- Is Nigeria, And Its Light Sweet Crude, About To Be Drawn Into The Mali “Liberation” Campaign? (ZeroHedge, Feb 19, 2013):
Precisely a month ago, when we last looked at the ongoing French campaign in Mali, whose diplomatic justification before the people of the “democratic” world was the eradication of “insurgents”, and various other “Al Qaeda rebels”, we asked readers, rhetorically, to look at a map of Mali and tell us what they see.
“Nothing. Mali is one of the most irrelevant countries in West Africa from a resource standpoint, and what happens inside of it is certainly irrelevant from a greater geopolitical standpoint. What is more important is what this map doesn’t show, specifically the name of the country located a few hundred miles to the south: Nigeria.
Now Nigeria is important: very important. Or rather, Nigerian light sweet, one of the highest quality crudes in the world, is. And thanks to the “bungled” French peacemaking attempt, the US now has a critical foothold in what is the most strategically placed stretch of desert in Western Africa, a place where US “military trainers” will now be deployed at will. Be on the lookout for curious escalations in violence around the capital Abuja, and key port city Lagos, in the coming months once the current Mali fracas is long forgotten.”
It appears that Nigeria will be drawn into the fray far sooner than even we expected following today’s news that Islamist militants from neighboring Nigeria abducted a French family of seven, including four children, in northern Cameroon on Tuesday, French President Francois Hollande said. Next up: Al Qaeda is mysteriously discovered to be aiding and abetting “evil” insurgent Malians out of Nigeria, and the French campaign, with the generous and stealthy support of the US, shifts slowly but surely southward to its ultimate destination: liberating all that Nigerian light sweet oil.
- After Creating Dollar Exclusion Zones In Asia And South America, China Set To Corner Africa Next (ZeroHedge, July 15, 2012):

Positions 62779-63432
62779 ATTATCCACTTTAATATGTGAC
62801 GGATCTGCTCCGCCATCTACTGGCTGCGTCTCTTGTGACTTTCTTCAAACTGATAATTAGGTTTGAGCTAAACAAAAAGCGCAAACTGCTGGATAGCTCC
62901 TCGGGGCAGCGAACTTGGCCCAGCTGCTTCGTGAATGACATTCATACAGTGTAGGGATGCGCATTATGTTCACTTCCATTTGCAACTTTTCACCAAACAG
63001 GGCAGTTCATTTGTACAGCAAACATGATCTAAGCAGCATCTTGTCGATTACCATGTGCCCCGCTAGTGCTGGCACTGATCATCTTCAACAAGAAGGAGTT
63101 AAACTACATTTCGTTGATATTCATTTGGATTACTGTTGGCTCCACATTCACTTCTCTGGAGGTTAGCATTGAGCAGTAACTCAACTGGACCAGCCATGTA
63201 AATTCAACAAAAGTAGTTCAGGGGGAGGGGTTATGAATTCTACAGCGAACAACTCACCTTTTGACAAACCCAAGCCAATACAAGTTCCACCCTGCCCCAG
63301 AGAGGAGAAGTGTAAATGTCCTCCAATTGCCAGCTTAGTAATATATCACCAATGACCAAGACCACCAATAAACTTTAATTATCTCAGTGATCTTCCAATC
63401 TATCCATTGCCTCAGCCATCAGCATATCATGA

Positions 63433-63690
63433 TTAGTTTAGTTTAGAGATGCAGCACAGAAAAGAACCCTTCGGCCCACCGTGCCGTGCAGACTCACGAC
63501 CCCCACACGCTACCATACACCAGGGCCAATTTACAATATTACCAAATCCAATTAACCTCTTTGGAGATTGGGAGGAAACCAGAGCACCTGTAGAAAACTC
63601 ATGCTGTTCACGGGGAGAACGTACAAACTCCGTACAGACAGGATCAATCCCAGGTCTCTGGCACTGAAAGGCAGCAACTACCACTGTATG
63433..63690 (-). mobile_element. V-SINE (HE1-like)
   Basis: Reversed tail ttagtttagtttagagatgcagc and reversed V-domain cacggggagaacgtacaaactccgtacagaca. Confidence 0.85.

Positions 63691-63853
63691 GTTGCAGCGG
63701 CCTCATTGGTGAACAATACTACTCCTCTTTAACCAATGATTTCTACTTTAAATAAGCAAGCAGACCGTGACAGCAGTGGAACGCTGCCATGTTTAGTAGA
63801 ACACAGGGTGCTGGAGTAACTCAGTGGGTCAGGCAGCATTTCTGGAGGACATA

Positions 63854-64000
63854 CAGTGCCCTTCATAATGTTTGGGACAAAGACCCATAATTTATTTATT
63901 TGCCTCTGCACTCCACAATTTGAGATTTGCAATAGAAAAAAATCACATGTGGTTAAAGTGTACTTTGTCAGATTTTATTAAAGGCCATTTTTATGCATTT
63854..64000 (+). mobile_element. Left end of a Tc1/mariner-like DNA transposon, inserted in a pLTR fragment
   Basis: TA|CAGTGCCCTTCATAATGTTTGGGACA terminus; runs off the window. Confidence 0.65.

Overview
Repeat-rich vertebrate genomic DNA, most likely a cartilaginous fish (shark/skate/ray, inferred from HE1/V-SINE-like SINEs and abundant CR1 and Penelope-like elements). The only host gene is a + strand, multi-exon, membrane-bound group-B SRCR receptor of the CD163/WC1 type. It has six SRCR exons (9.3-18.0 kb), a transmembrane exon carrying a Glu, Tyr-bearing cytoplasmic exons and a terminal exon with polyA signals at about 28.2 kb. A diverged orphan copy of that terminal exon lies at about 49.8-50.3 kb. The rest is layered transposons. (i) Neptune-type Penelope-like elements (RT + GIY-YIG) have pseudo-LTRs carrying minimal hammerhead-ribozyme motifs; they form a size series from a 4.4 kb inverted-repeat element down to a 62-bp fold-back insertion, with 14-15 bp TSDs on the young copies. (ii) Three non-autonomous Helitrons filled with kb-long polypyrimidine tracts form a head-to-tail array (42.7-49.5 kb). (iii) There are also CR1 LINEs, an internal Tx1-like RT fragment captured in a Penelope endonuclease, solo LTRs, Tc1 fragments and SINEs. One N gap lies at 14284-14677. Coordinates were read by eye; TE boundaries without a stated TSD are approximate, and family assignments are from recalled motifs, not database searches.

By now it really, really should be obvious. While the insolvent “developed world” is furiously fighting over who gets to pay the bill for 30 years of unsustainable debt accumulation and how to pretend that the modern ‘crony capitalist for some and communist for others‘ system isn’t one flap of a butterfly’s wings away from full on collapse mode, China is slowly taking over the world’s real assets. As a reminder: here is a smattering of our headlines on the topic from the last year: ““World’s Second (China) And Third Largest (Japan) Economies To Bypass Dollar, Engage In Direct Currency Trade“, “China, Russia Drop Dollar In Bilateral Trade“, “China And Iran To Bypass Dollar, Plan Oil Barter System“, “India and Japan sign new $15bn currency swap agreement“, “Iran, Russia Replace Dollar With Rial, Ruble in Trade, Fars Says“, “India Joins Asian Dollar Exclusion Zone, Will Transact With Iran In Rupees“, ‘The USD Trap Is Closing: Dollar Exclusion Zone Crosses The Pacific As Brazil Signs China Currency Swap“, and finally, “Chile Is Latest Country To Launch Renminbi Swaps And Settlement“, we now get the inevitable: “Central bank pledges financial push in Africa.” To summarize: first Asia, next Latin America, and now Africa.
Yep: the Yuan may not be the reserve currency by default, but at this rate China will have bilateral, read USD-bypassing relations, with all countries in Asia, South America and shortly Africa (where none other than Goldman Sachs has been pushing harder than anyone). Once the entire world is trading in CNY, it will be merely a matter of flipping the switch and all those fancy three-letter economic theories that explain why the uber-welfare state works just becayse the US can print an infinity+1 in debt, will all suddenly find themselves completely and totally bidless.